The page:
- Clarification and stabilization – This may involve filtration, centrifugation, flotation, refrigeration, and/or pasteurization
- Aging – Wine is transferred to a wooden barrel or metal container
- Bottling – A dose of sulfite is usually added commercially to help preserve the wine
Commercialization Changed Wine
Everyone’s heard of wine’s supposed health benefits, but not all wine is created equal. Traditionally, wine was made with mashed grapes left to ferment for an extended period of time, resulting in a polyphenol-rich, relatively low-alcohol-containing beverage. Few additional ingredients were added and intervention was minimal. Today, picturing chemists in lab coats is a more accurate portrayal of winemaking than a casually dressed vineyard owner with an oak barrel.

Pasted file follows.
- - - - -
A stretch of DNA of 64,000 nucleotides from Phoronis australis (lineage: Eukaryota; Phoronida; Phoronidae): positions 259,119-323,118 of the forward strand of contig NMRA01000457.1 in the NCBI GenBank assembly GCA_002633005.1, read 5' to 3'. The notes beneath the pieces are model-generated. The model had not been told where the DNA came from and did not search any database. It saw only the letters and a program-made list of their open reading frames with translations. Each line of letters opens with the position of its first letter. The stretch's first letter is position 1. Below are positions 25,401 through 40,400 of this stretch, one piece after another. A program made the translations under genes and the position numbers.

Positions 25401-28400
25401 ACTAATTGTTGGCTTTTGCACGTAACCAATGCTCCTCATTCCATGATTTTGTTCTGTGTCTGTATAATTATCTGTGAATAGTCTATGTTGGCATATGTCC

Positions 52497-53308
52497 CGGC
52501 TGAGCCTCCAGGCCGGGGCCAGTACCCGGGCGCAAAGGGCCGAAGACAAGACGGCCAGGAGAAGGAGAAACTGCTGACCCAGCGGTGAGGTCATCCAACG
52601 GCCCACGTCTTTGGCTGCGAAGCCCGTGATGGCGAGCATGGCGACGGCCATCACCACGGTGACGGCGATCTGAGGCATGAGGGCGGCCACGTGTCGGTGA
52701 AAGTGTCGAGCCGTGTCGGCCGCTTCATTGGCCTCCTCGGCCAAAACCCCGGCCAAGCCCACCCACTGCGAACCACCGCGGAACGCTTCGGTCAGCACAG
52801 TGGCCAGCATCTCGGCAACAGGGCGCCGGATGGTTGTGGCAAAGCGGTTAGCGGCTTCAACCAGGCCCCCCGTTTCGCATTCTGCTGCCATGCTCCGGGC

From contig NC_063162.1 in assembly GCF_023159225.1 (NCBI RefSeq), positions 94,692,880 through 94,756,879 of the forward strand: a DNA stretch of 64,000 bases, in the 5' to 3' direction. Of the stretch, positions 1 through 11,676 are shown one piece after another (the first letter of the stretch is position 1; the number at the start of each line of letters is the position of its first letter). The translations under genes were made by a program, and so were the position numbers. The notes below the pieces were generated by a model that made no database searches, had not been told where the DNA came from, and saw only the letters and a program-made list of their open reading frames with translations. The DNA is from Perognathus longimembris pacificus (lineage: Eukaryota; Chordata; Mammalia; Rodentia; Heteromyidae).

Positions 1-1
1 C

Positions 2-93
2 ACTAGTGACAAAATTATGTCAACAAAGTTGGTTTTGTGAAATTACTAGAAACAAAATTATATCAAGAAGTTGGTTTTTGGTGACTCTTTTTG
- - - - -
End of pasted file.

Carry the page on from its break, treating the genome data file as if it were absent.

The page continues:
Modern processes have changed wine production. Growing grapes closer together increases vine yields, but this overproduction delays fruit maturity, retains excessive acidity, and is associated with reduced wine quality. (2) To grow grapes in such close proximity, irrigation is almost always required. While this can double fruit yield and increase fruit size, over-irrigation can result in lower sugar and increased grape acidity. (2) Traditionally, a “mild water stress” following grape ripening actually improves grape quality. Unfortunately, many of these traditional methods are lost in today’s wine production.
Wine Additives and Contaminants